Presidents in Fiction: 11 Novels That Portray Our Leaders Like Never Before
How do writers approach the biggest figures of political life?
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Countless pages have been written about the Presidents of the United States. In fact becoming the subject of a book seems to be one of the few things that a commander-in-chief can be sure to accomplish. With President Trump, the literary world is off to an especially quick start. Besides the protests and the think-pieces, there’s already a journal devoted to chronicling life under the new administration, and earlier this month Salman Rushdie announced that his newest novel, The Golden House, due out in September, will cover the last eight years of US politics.
This past weekend, as I watched SNL kill it yet again, I began thinking about how novelists will approach Trump, a man who is so inherently cartoonish, who treats life like reality TV. Will he be a villain, a madman, a clown? Will someone insist on looking past the orange-tinted megalomaniacal bigotry and find something…sympathetic? With Presidential novels, nothing is off-limits. So, what should we expect? A reasonable place to start the inquiry is by looking at other depictions of POTUS in fiction. So, for your (technically) holiday Monday, here’s a list of real Presidents as portrayed in fiction, from Curtis Sittenfeld’s layered look at the Bush marriage to Updike’s Buchanan.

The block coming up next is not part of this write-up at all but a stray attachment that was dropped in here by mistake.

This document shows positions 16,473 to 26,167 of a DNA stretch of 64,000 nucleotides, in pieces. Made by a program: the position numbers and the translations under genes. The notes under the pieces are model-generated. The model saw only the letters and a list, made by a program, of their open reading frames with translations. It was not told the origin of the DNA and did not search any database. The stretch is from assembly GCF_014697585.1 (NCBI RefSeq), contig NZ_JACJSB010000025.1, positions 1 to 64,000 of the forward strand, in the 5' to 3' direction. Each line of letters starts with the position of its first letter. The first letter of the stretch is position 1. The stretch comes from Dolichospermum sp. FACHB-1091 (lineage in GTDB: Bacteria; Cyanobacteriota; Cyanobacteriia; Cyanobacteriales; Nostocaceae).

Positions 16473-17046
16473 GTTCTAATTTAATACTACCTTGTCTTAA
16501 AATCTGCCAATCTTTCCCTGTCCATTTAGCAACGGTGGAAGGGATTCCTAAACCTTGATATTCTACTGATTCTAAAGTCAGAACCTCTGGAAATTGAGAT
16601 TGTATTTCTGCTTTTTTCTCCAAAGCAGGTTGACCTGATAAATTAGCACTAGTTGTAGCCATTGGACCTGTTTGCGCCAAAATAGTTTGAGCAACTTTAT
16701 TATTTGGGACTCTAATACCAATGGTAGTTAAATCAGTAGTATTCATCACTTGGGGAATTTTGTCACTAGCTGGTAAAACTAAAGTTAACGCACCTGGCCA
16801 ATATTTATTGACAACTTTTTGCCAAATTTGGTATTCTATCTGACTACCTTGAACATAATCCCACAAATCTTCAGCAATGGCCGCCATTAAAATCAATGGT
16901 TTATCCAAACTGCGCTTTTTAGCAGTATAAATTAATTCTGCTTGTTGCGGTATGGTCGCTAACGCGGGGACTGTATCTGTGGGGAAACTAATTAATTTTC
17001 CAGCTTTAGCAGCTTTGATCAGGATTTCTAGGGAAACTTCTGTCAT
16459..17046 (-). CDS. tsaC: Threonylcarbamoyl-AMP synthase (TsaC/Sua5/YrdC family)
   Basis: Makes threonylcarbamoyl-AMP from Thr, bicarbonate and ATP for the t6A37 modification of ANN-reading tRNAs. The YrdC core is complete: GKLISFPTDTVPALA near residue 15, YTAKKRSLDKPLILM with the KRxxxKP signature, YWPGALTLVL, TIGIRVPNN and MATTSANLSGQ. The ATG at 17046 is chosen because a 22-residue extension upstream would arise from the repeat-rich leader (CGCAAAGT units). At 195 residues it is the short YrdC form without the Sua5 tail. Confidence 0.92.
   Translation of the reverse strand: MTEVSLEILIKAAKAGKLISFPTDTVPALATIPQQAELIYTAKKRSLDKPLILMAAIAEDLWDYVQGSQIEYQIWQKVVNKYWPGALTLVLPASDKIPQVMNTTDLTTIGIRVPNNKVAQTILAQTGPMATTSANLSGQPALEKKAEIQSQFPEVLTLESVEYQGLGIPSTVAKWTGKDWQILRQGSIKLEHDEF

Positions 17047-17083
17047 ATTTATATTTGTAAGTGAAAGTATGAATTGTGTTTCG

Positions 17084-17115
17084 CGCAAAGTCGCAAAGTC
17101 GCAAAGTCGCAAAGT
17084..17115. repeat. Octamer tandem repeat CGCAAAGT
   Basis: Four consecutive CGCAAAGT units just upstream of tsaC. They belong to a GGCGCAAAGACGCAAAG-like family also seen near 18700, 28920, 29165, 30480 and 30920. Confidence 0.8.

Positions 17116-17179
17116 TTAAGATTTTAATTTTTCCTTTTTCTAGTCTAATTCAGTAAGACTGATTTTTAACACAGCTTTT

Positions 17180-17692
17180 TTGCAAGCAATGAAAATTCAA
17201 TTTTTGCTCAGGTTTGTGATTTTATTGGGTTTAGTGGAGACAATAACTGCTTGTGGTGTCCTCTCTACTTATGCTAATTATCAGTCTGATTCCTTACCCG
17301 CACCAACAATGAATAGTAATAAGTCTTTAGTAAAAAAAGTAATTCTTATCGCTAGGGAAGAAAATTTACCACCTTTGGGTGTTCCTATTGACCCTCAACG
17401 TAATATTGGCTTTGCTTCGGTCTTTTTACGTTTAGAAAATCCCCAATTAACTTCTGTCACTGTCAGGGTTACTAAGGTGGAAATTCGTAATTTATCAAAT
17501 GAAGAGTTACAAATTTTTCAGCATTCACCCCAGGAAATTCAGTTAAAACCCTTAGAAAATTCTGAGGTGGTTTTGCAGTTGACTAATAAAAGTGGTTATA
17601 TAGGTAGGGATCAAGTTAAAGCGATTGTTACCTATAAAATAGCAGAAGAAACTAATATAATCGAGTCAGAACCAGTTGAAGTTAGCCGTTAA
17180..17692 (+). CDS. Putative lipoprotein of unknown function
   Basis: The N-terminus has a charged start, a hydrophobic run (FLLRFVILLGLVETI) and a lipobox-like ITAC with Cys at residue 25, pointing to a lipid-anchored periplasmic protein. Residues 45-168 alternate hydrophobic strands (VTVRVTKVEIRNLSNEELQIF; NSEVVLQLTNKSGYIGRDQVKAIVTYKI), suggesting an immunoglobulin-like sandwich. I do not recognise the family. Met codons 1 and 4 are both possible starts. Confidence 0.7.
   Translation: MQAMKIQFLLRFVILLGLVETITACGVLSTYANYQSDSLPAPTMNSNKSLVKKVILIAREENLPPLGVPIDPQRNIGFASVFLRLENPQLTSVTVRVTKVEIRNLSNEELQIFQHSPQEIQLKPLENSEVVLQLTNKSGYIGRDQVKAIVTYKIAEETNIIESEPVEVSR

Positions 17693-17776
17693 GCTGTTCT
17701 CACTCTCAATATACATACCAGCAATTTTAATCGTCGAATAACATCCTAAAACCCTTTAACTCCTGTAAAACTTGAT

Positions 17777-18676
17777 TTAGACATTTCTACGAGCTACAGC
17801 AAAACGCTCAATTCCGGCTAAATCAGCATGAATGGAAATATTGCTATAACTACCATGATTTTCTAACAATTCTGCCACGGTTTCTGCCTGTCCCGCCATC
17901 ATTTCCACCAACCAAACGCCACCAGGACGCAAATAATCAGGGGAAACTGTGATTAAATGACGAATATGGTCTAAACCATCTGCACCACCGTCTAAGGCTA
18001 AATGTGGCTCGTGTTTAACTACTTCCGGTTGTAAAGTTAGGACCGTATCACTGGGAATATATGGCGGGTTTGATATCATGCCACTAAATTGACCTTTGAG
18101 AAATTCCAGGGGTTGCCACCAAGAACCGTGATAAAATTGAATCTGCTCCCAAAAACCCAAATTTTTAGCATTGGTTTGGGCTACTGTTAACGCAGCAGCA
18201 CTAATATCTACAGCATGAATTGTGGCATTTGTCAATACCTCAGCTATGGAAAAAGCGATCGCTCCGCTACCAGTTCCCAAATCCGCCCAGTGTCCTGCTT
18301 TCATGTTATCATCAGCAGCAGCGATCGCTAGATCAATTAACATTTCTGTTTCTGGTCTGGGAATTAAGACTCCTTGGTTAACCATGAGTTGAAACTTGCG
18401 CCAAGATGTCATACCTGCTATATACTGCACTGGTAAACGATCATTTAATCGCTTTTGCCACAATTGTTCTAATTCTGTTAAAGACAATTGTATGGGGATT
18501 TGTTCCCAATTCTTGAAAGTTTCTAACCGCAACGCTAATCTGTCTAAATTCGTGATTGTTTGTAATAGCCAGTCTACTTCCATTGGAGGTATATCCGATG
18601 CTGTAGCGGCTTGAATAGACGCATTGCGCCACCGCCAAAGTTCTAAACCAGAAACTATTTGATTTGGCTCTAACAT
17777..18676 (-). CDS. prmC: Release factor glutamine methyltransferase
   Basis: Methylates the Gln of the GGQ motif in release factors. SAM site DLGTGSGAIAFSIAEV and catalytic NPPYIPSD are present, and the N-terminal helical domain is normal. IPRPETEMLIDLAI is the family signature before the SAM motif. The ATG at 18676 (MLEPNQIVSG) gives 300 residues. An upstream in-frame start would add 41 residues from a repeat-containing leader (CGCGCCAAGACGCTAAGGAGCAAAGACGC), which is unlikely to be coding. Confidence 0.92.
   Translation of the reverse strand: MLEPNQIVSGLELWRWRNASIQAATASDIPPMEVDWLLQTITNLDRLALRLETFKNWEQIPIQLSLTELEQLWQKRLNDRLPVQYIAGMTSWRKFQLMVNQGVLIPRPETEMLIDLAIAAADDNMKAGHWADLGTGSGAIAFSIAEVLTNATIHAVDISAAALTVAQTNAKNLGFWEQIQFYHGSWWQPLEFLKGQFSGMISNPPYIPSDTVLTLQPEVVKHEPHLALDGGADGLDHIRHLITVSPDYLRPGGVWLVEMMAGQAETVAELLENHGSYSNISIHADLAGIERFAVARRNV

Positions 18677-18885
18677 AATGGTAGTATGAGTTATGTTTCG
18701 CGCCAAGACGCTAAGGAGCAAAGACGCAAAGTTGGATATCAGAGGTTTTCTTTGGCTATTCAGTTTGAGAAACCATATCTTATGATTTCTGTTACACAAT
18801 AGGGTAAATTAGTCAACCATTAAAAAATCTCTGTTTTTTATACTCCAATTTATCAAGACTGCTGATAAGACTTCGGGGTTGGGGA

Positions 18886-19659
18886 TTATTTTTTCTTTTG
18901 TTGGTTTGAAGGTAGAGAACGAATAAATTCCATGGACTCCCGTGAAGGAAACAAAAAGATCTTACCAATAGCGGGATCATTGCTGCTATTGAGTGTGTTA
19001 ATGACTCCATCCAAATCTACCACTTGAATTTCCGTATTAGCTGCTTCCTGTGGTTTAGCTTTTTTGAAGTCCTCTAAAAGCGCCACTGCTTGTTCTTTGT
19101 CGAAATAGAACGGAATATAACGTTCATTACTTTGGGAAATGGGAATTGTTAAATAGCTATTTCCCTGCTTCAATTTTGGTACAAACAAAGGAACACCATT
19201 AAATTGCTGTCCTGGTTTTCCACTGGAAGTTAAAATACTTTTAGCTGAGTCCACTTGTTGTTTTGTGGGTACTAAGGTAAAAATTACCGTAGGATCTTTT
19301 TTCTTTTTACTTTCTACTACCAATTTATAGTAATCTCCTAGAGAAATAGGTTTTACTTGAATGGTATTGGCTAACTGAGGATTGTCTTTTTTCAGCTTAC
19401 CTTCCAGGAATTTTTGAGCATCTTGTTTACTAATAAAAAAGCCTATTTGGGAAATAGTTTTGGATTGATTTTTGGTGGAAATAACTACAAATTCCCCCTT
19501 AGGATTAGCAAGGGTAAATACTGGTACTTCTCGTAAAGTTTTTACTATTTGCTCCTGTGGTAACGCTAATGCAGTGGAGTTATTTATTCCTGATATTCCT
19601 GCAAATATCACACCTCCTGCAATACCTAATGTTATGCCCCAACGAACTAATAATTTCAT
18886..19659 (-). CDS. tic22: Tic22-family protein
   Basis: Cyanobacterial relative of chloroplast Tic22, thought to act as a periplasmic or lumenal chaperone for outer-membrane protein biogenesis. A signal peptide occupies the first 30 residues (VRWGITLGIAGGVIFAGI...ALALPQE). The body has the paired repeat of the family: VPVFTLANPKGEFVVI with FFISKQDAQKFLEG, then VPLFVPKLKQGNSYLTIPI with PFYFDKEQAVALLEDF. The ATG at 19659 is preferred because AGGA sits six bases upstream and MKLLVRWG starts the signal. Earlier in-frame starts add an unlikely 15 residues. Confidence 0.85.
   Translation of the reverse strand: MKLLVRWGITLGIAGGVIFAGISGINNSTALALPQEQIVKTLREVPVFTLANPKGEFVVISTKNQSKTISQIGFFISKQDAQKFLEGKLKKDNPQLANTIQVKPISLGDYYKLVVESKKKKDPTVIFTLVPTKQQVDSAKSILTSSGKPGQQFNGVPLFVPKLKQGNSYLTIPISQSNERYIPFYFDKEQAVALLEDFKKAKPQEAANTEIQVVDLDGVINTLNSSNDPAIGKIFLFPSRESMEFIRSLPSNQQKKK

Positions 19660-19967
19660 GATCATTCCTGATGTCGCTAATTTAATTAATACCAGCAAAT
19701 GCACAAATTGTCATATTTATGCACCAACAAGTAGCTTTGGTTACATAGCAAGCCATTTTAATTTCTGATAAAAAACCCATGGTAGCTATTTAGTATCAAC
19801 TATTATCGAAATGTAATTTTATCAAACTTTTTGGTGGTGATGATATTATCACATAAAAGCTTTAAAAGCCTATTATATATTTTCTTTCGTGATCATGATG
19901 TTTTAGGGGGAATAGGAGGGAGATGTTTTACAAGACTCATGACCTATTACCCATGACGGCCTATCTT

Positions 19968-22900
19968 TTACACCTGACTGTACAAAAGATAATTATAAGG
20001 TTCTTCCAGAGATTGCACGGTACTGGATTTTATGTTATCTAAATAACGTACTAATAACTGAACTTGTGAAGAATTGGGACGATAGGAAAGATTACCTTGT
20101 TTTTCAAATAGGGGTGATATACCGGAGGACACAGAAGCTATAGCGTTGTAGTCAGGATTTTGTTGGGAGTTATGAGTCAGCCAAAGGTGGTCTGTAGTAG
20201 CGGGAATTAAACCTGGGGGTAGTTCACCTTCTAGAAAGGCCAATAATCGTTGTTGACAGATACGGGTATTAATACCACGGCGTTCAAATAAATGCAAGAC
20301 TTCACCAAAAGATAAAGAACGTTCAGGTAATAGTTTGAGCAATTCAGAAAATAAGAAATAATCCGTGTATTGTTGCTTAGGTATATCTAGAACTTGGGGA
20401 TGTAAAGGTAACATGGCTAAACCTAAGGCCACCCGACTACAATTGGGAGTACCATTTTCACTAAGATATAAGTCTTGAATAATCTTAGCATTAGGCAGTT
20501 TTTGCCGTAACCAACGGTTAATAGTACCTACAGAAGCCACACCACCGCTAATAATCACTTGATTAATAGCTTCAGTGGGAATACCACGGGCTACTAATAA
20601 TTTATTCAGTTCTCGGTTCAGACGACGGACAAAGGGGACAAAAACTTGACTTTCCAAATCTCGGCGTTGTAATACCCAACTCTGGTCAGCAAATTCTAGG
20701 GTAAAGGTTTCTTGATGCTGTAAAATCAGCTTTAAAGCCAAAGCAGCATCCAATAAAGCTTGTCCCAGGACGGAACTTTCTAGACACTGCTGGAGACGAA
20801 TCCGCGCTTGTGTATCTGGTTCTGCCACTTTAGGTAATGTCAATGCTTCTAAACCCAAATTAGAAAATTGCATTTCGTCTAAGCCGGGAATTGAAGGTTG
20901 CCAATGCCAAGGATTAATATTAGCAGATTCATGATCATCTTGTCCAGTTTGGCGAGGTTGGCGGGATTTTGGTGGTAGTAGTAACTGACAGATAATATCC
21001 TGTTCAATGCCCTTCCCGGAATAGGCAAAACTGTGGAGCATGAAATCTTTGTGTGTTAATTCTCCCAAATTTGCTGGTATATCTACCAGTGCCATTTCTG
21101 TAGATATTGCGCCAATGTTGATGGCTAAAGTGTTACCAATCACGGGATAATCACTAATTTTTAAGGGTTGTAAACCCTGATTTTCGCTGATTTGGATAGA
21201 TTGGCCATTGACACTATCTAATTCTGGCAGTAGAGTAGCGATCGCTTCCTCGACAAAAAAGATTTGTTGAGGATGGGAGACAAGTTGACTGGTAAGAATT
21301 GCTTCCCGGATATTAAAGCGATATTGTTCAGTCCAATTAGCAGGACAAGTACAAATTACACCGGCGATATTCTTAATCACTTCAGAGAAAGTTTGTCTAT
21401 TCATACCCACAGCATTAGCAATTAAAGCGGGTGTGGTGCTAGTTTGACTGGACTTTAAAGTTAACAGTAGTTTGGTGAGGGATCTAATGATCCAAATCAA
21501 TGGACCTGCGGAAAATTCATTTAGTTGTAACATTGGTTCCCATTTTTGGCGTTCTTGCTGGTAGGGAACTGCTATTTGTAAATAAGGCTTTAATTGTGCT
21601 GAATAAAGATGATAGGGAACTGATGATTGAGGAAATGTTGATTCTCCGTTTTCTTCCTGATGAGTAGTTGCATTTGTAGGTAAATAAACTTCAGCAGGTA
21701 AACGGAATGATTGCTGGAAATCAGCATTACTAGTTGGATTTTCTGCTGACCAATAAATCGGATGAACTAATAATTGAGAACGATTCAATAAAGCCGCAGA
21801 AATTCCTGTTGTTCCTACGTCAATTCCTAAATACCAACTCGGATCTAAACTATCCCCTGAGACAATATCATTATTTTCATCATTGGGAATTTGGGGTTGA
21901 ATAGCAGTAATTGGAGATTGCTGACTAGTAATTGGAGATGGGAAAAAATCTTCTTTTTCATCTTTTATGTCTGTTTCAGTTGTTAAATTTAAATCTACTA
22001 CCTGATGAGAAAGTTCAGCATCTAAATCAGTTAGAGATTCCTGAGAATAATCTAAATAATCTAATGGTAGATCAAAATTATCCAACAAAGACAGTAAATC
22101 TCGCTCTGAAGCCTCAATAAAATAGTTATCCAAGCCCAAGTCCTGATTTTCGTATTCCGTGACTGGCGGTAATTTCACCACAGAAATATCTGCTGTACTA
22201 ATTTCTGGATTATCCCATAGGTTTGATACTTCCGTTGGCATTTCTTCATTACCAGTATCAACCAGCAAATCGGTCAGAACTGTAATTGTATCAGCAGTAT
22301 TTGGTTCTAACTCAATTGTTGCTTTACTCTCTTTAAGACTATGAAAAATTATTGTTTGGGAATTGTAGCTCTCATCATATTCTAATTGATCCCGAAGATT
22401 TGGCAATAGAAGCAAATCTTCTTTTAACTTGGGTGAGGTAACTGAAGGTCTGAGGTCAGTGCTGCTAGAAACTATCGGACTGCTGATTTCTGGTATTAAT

Charlie Blackwell/George W. Bush in American Wife, by Curtis Sittenfeld
American Wife is the story of Alice Blackwell (nee Lindgren), a “polite” young woman from Wisconsin who marries a Republican scion from a well-known, wealthy political family — a man who becomes President of the United States. By the author’s own admission, Alice is a fictionalized version of Laura Bush, making her husband George W. But not all is well in the White House. Sittenfeld explores an interesting tension, when Laura/Alice is privately at odds with much of her husband’s conservative politics.
Richard Nixon in Watergate, by Thomas Mallon
Late-night thieves, amateur sleuths, phone bugs, destroyed evidence — these are all real aspects of Watergate, America’s hitherto unmatched Presidential scandal (but maybe don’t hold your breath). The actual events were pretty sensational (see: the 18 1/2 minute gap), but there is still value in a witty, novelistic take on reality. In Watergate, a finalist for the 2013 PEN/Faulkner Award, Mallon gives Nixon more nuance than many of his cartoonish fictionalized portrayals, creating a character who is, if not sympathetic, at least human under the mask.
John F. Kennedy in American Tabloid, by James Ellroy
This fast-paced crime-and-conspiracy epic winds three narratives around John F. Kennedy and his underworld connections, from his election to the Bay of Pigs to his assassination. Given the nostalgic halo that usually graces JFK, it’s refreshing to see him portrayed as a charismatic but seriously problematic man with a fondness for call girls and family ties to the Mafia.
Lincoln in Lincoln in the Bardo, by George Saunders
George Saunders’ first novel, which is currently the talk of the literary world, takes its premise from the real-life death of Abraham Lincoln’s eleven year-old son, Willie, in 1862. But from there, it’s pure Saunders, as we follow Willie into the ‘Bardo’ — the Tibetan word for purgatory. Willie meets and mingles with ghosts, ultimately partaking in a struggle for his soul.
Warren G. Harding in Carter Beats the Devil, by Glen David Gold